He continued to ponder in secret while Anansi overheard Nyame's plan and finally flew away, removing his disguise. He went to Esum's village first and told him that his father wished to see him, but kept Nyame's plans secret. Night gave him roasted corn to eat as thanks and Anansi soon went to Osrane's village.
Osrane was told the same, and he gave Anansi yam as thanks in return before the spider left for Owia's village, keeping the truth from Osrane as well. Soon, Anansi arrived and told Owia the same.
Owia mentioned that he wished his father could see what he did so that he could know Owia's true intent, but decided he would treat Anansi the same, for his father had chosen him as his messenger and he wanted to treat him as he would his father Nyame. Owia then prepared the best sheep for Anansi to eat as thanks, and in return Anansi decided to tell Owia of his father's intentions in secret, revealing the name of the yam he'd harvested. Anansi then made a pair of drums that would shout the yam's name so that Owia would remember the name of Nyame's yam, which was Kintinkyi, and the two returned to the other sons of Nyame.
Anansi brought them each before Nyame, and Nyame called an assembly together so they could welcome Anansi and Nyame's sons. Anansi said he'd completed Nyame's task, and the Sky-Father revealed his intentions to his three sons. He then told Esum, who was oldest, that he would be allowed to guess first. Yet, Esum did not know, and said its name was "Pona". The villagers booed him. Osrane, the second-oldest, was given a chance, but he also failed to guess the yam's name, assuming it was called "Asante".
The villagers booed him also. Owia, the youngest, was then given a chance to guess. Anansi played the drums as he had promised, and Owia remembered the true name of Nyame's yam, "Kintinkyi". The assembly cheered instead. Nyame then spoke to Esum, his eldest son, and punished him, for he had not paid attention to him while Nyame had raised him. Evil things thus would be done during Esum's time.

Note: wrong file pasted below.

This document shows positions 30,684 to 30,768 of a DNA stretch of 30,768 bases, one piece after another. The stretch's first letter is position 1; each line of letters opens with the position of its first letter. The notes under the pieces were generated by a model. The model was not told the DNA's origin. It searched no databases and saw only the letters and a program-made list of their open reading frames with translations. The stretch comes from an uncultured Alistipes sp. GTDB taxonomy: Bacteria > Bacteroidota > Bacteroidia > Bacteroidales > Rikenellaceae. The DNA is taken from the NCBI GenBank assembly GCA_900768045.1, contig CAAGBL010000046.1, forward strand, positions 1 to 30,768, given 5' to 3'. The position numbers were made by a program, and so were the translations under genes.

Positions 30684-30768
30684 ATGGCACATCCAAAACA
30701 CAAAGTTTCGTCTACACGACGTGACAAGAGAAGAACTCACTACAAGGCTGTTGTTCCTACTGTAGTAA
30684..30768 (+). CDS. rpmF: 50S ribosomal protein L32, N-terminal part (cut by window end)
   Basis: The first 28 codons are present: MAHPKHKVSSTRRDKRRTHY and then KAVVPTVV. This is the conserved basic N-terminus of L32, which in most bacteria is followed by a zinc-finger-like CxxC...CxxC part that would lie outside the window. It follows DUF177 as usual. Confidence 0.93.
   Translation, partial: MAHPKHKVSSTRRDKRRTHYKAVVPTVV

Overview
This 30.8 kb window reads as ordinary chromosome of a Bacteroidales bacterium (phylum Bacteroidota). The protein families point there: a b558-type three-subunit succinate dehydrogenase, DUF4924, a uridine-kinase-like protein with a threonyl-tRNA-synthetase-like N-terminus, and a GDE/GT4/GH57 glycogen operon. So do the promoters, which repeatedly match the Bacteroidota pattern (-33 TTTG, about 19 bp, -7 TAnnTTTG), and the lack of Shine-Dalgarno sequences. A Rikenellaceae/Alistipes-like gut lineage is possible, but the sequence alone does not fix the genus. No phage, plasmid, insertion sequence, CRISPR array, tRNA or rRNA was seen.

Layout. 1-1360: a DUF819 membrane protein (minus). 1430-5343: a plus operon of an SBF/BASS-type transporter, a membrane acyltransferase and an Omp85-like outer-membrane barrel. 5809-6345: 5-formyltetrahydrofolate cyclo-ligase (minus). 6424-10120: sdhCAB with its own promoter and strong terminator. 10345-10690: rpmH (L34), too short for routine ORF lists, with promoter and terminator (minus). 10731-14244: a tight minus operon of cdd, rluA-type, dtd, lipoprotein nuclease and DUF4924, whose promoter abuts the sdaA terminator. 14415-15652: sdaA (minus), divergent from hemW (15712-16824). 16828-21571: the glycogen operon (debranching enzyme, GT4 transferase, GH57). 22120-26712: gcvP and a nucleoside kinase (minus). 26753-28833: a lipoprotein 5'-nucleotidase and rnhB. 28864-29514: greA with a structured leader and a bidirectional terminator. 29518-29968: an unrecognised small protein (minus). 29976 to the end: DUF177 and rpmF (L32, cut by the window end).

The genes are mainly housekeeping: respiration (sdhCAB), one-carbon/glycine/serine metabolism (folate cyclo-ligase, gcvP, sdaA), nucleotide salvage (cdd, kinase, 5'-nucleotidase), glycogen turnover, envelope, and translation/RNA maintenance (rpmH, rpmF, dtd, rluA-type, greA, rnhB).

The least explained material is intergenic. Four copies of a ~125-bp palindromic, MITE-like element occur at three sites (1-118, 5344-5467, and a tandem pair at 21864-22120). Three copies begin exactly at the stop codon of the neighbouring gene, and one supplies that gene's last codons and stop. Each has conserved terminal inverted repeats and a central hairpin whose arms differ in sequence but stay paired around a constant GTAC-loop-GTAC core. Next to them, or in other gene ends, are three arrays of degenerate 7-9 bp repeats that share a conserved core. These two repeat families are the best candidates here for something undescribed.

Next Nyame scolded Osrane, who had also not listened to him while he raised him. Only children would frolic during his time. Finally, Nyame spoke to his youngest son Owia, and praised him. Nyame made him chief and told him that any issue that needed to be settled would take place during his time. He gave him the rainbow to protect himself from his brothers if they ever wished to harm him, and promised that it would remind his subjects who saw it that danger would not befall them. Lastly, he gave Anansi his blessing for knowing his inner-thoughts, and said Anansi would be known as his messenger.
In this tale  , Anansi went to the Sky-Father Nyame one day. He wanted to take one of Nyame's sheep, named Kra Kwame, and eat it. Anansi told Nyame that if he was allowed, he would bring Nyame a maiden as a gift from one of the villages in return. Nyame agreed and gave him the sheep, so Anansi left and set out for his home, later preparing the sheep.
Once he was finished preparing it, Anansi searched for a village and discovered one where only women lived; the Spider settled there and gave each of them some of the sheep he had killed, marrying every woman in the village and forsaking his promise to Nyame. Soon however, a hunter visited the village that Anansi had settled in and witnessed what he was doing. The hunter soon left and went to Nyame, reporting what he'd seen in the village.